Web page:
Microburst downs thousands of conifers near Stanley, Idaho

Microburst downs thousands of trees at Redfish Lake. ‘A miracle that no one was killed’ during mountain wind event. By Greg Stahl.  Idaho Mountain Express.

This happened on July 3. There were thousands of people in the area.





  1. vicki Avatar

    Thank goodness no one was killed.
    This happened a couple of summers ago in the North Park area of Colorado, near Walden.
    When I went to hike, the disasterous scene shocked me…no news of it was published outside of the local paper.
    It was an area that has a major infestation of pine beetles. The mix of live and dead trees was pretty amazing. it looked like a war zone.
    They are still cleaning up two years later, and have closed many campgrounds pending the clean up of dangerous snags.
    I have wondered if it will have any impact on the beetles. One can only hope.
    The winds came during a slow time for hiking and fishing, so that was a blessing. It blew over 35 foot camp trailers and lifted boats up and flipped them.
    The fact is though, it wasn’t the first time it occured in this area. That could be due to the frequency of afternoon storms. There is no way to prepare, except perhaps, now the camp grounds being cleared may have fewer spots? Then the areas for tents may have more distance from trees as a safety precaution? Who knows. That will definitely make camping a different experience. No one who goes there to camp does so with the hope of being anything less than in the trees. It may just be a chance people see as worth taking, less likely than being hit by a bus, etc.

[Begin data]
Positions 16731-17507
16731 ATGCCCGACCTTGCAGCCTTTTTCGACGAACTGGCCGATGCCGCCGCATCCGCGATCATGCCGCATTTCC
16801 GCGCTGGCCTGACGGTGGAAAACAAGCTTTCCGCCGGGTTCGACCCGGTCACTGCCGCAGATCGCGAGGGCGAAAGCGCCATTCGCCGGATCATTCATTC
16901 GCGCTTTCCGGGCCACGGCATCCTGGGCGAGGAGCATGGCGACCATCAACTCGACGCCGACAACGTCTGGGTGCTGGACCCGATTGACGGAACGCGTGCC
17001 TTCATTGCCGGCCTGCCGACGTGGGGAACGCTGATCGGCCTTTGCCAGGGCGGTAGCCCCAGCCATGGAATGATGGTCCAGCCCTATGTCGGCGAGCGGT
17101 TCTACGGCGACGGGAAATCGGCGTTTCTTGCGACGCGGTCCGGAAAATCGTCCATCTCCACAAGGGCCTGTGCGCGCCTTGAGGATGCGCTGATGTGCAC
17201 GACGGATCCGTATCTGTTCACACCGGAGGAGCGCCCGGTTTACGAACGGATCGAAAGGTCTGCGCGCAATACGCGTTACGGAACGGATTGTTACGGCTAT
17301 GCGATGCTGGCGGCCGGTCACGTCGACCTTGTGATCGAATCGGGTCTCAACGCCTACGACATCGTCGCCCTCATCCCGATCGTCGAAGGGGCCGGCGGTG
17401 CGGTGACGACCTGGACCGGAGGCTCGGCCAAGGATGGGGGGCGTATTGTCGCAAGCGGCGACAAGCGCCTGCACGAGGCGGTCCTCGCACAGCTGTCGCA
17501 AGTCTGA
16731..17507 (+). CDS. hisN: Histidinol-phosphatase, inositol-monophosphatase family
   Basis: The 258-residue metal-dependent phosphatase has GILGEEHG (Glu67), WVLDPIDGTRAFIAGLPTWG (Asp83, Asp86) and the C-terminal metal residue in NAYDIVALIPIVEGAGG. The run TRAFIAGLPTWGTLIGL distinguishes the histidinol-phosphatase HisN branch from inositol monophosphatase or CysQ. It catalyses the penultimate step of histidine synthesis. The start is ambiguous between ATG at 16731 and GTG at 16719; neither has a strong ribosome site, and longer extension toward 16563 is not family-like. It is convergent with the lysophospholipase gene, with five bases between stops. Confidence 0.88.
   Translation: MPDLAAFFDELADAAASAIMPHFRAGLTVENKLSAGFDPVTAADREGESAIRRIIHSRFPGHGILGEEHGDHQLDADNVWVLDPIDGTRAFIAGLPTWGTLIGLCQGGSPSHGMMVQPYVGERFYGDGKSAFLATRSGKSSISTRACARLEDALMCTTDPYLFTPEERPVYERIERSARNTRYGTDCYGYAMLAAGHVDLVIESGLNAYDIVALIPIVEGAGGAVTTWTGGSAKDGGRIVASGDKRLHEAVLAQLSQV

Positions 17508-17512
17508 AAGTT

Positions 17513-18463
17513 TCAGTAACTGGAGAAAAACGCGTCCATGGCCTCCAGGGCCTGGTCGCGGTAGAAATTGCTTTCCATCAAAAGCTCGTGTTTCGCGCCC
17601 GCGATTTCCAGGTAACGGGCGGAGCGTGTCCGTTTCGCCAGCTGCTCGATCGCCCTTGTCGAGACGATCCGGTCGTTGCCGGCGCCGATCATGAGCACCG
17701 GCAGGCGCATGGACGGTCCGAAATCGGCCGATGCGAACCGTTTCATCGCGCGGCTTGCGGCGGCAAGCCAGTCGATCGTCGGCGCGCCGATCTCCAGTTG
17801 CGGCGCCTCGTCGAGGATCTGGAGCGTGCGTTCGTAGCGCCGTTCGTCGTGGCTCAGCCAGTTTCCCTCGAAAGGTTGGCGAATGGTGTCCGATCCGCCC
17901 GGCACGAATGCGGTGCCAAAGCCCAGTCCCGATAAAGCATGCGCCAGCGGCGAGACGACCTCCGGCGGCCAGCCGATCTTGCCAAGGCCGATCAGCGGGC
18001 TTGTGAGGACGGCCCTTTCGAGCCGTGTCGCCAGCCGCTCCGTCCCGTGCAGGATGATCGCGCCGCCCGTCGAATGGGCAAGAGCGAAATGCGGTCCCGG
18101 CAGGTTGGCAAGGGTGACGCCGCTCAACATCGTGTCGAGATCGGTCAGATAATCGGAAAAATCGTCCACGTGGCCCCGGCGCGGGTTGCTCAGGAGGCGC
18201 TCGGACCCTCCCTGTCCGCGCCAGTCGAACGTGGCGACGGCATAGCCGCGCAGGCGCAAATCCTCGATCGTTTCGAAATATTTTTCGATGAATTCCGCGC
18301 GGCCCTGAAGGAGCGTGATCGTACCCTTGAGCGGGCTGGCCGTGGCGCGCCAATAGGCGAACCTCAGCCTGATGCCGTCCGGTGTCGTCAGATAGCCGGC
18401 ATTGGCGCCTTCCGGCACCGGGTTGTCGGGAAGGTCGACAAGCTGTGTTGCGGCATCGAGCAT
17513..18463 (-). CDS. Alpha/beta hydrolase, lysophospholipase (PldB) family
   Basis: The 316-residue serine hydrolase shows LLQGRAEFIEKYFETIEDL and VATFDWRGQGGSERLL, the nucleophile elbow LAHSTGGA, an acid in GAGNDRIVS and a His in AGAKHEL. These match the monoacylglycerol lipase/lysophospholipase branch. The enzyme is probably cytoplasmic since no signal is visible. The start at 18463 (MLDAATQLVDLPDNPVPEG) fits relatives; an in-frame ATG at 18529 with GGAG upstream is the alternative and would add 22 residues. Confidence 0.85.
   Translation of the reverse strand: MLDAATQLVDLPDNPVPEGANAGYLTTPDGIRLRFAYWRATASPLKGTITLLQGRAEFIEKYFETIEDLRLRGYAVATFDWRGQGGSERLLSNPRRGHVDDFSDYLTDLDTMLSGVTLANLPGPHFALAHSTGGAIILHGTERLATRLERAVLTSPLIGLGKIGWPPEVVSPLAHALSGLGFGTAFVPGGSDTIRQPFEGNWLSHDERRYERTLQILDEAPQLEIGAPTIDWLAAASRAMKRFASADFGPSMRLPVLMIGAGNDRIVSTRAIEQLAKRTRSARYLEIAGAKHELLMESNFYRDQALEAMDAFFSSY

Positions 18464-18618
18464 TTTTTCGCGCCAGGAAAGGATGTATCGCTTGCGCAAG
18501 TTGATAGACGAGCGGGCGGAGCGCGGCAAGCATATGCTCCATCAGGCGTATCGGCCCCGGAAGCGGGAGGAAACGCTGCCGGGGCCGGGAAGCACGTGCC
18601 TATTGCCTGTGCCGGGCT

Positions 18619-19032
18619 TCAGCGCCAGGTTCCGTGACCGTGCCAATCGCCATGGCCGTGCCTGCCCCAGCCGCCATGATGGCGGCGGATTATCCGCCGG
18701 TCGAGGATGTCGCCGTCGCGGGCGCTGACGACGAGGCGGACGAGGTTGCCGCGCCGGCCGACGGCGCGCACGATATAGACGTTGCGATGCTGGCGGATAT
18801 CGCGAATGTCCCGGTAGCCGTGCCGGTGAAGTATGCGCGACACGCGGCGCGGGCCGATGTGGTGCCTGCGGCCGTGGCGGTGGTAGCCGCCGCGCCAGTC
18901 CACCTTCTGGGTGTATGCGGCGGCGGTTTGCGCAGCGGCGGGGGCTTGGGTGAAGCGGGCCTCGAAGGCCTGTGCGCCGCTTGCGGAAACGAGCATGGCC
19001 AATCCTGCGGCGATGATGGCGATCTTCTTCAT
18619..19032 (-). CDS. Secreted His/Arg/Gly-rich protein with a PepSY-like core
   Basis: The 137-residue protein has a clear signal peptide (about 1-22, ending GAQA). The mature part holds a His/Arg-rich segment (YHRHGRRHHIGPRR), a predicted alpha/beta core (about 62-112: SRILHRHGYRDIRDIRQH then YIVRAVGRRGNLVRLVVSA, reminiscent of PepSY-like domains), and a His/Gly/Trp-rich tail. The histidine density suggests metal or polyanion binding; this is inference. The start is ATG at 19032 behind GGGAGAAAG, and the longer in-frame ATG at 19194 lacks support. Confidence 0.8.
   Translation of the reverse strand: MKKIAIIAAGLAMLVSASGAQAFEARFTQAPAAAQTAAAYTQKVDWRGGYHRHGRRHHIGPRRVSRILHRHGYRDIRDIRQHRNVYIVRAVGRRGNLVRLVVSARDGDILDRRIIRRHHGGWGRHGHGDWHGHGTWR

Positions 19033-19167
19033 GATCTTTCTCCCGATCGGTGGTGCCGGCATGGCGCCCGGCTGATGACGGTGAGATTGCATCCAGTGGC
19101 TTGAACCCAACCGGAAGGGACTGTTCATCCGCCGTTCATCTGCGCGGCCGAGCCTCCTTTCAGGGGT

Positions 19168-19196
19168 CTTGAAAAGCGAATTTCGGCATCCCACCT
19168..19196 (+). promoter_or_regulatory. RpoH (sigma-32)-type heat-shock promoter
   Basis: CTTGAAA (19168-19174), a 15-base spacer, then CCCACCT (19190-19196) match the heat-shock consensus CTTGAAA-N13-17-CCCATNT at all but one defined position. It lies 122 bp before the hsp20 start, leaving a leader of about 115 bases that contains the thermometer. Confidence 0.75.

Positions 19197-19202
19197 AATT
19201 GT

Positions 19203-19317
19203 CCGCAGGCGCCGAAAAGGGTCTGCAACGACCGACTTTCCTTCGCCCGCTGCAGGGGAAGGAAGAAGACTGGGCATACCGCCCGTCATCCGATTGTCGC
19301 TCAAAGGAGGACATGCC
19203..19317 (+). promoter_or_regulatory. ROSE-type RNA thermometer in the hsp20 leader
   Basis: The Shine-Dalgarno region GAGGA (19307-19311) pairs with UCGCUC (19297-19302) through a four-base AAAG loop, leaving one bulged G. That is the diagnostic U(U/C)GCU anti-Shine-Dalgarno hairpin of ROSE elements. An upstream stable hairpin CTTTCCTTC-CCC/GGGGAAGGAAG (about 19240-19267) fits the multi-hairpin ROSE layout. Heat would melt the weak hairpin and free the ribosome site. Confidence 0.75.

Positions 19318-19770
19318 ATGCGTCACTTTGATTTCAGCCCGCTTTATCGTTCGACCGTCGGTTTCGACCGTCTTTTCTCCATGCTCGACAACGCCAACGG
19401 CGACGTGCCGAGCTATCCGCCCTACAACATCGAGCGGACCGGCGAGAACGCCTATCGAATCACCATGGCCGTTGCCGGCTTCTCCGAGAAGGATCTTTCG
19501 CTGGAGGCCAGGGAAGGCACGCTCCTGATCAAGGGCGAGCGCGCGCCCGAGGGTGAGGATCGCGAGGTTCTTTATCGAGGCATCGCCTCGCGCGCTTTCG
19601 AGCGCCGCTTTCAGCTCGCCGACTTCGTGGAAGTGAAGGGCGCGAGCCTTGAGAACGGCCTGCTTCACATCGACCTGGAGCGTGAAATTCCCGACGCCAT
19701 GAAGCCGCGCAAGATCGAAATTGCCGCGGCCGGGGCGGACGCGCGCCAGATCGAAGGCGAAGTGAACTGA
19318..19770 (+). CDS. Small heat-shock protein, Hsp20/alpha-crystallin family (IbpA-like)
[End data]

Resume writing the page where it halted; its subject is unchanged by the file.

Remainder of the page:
The area is beautiful, boasting a huge aray of animals and plants, even in the midst of the beetle killed trees. Now, with fewer pines, the aspen are coming in full force.
    When it comes to Mother Nature, there is no limit to her ability to heal and beautify. Maybe it was in the great natural scheme of things all along.?

  2. Ralph Maughan Avatar

    I was in a microburst once when I was backpacking in the Teton Wilderness.

    There was a small black cloud overhead. It had been drifting around for quite a while as I ascended a shallow, steep canyon. It looked like it could drop a little rain, but no lightning, and the sky was not covered. The sun was shining.

    I was getting close to timberline and the trees were getting stunted. I sat down to rest along a row of Englemann spruce . . . pretty massive, but at most 20 feet high.

    Suddenly a wind began, quickly getting stronger and stronger. From its direction I realized I should not be under the copse of trees. I ran, almost flew, with the wind at my back; and the whole row of trees topped from their roots onto where I had been sitting. The wind quit. The whole thing took maybe a minute.

  3. john weis Avatar
    john weis

    Vicki, that blow down you are describing is amazing: we have back packed thru that area. Just awesome how the wind could have such a force to uproot acres and acres of mature trees.

  4. vicki Avatar

    It was mind blowing-no pun intended. The fish seem to be benefiting from the insect activity in downed trees along side, and over, the streams.

  5. vicki Avatar

    You must be charmed or have one heck of a lucky streak! Wow.